TransCanada: Blue-Chip Canadian Pipeline Company At A Depressed Valuation
Thomas Lott • 35 Comments
Thomas Lott • 35 Comments
Today, 4:57 PM
- A Seaway Crude pipeline that spilled oil at the storage hub in Cushing, Okla., remains closed, but the crude oil market is taking the outage in stride as shipping capacity on the route from Cushing to the U.S. Gulf coast has roughly tripled over the last three years.
- Seaway Crude operator Enterprise Products Partners (NYSE:EPD) took the 850K bbl/day system out of service after one of the lines suffered a leak late Sunday night and restarted the 450K bbl/day Twin Line, which opened in 2014 and runs parallel to the legacy line and was not impacted by the spill, yesterday.
- "The market is not spooked by the Enterprise closure, so there must be adequate capacity on Seaway 2 to handle existing flows," says Sandy Fielden, director of commodities and energy research for Morningstar.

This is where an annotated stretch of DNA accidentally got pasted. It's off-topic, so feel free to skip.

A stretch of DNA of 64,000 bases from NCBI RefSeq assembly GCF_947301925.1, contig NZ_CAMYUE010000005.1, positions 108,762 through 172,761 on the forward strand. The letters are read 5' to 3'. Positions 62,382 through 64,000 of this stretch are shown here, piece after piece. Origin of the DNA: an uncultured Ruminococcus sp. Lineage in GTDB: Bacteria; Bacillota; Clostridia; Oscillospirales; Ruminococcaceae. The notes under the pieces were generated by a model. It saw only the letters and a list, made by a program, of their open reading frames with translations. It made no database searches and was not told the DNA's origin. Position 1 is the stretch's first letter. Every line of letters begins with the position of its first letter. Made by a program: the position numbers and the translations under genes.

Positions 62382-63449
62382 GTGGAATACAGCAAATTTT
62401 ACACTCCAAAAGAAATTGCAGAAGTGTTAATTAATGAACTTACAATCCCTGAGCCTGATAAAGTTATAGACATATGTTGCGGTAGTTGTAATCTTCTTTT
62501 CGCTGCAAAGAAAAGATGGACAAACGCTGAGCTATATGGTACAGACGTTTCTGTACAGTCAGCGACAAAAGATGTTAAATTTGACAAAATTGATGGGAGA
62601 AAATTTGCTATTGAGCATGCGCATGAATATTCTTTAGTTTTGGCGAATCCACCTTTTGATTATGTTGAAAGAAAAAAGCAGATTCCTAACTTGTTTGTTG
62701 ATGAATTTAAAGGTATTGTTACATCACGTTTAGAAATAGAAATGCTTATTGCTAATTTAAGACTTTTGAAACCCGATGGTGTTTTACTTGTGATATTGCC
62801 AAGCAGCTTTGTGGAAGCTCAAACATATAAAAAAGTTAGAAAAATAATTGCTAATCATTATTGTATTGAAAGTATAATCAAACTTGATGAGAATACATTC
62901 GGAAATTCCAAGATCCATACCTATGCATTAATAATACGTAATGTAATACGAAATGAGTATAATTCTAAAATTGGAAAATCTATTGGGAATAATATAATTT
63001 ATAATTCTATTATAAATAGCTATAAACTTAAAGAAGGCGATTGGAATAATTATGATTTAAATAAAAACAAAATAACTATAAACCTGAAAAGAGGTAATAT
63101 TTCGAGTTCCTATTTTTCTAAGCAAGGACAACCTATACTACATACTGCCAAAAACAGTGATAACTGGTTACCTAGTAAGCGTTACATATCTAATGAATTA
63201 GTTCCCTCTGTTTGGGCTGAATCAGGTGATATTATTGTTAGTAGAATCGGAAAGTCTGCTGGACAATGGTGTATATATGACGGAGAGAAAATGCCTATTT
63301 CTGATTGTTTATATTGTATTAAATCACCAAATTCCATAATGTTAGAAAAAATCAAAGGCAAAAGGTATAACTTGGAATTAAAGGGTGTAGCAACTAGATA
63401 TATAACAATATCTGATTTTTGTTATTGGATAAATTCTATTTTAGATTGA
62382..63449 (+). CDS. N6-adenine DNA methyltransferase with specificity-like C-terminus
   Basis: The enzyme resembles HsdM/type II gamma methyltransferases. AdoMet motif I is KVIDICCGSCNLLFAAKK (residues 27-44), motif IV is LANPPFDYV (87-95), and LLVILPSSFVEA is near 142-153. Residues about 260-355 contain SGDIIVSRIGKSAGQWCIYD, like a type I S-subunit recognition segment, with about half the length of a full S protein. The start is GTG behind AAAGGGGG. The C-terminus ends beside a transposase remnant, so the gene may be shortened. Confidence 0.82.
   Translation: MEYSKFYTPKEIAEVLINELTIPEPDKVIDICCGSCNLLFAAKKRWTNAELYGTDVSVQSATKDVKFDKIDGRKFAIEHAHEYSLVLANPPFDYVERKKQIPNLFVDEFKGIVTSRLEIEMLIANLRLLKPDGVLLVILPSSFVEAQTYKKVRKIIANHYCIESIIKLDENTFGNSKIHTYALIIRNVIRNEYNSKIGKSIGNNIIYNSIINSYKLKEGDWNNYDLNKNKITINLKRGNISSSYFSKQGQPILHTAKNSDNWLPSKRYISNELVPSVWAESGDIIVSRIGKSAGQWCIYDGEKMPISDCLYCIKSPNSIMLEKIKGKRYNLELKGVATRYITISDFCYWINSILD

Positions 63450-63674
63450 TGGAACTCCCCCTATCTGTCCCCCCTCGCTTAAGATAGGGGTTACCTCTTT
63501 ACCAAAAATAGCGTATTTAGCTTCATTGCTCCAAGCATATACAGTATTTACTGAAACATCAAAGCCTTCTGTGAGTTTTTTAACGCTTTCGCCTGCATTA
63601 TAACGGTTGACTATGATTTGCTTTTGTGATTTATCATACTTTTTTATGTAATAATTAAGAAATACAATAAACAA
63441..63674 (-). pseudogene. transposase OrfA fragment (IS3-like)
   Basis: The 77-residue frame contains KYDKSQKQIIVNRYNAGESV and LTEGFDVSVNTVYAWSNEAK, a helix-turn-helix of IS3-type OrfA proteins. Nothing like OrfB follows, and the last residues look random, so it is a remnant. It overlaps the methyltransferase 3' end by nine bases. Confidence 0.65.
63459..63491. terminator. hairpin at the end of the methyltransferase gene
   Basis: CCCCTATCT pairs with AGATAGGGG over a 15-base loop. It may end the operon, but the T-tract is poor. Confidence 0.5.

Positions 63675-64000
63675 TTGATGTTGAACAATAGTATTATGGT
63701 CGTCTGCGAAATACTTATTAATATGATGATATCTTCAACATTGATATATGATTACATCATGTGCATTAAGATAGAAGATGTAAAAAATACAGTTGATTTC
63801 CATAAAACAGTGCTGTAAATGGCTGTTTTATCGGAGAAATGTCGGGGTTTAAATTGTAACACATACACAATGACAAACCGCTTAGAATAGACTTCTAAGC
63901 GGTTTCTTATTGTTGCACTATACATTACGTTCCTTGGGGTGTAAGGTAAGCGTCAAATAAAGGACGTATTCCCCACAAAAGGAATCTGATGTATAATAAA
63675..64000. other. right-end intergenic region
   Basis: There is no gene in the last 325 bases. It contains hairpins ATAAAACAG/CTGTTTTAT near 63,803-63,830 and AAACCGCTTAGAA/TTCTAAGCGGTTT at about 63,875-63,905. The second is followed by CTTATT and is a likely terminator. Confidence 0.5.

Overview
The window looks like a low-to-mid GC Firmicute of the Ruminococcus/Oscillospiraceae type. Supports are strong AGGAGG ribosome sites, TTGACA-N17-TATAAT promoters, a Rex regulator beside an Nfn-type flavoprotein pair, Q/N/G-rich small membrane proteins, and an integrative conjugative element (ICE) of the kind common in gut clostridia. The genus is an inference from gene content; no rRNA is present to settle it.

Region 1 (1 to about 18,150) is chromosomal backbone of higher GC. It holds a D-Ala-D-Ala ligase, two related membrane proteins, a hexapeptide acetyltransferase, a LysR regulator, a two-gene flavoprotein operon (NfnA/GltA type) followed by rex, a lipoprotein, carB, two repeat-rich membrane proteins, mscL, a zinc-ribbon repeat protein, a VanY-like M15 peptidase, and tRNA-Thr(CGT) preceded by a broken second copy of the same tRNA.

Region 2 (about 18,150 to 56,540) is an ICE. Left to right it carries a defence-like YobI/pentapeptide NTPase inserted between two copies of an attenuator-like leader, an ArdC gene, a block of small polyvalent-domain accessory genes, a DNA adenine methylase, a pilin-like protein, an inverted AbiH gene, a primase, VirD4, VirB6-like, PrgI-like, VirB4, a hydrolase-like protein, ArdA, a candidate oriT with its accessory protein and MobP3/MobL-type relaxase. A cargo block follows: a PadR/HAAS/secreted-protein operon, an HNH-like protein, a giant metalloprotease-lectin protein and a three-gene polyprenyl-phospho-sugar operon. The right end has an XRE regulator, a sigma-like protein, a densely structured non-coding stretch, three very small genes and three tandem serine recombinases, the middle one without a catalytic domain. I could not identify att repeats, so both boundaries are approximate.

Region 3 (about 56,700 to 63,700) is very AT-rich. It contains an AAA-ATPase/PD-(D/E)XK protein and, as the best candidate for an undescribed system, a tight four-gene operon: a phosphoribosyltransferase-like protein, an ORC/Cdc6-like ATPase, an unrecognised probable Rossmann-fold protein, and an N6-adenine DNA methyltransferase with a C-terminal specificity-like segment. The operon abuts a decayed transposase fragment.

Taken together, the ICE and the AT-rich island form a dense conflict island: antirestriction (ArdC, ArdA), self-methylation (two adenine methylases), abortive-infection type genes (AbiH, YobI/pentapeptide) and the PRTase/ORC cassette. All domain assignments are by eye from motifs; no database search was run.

- Oil traders say there also is ample capacity to move oil to Port Arthur, Tex., or Houston on TransCanada's (NYSE:TRP) 700K bbl/day Marketlink line, which opened in 2013.
- Seaway Crude Pipeline is a joint venture of EPD and Enbridge (NYSE:ENB).
Thu, Oct. 13, 4:58 PM
- TransCanada (NYSE:TRP) officially launches its plan to push U.S. natural gas out of Ontario, as it offers Canadian gas producers lower than expected tolls on its underused mainline pipeline system.
- TRP is asking domestic natural gas producers to formally commit to shipping 1.5B cf/day of their gas from Alberta to Ontario, and in exchange, the company will cut its tolls roughly by half, from $1.41 per gigajoule to $0.75-$0.82.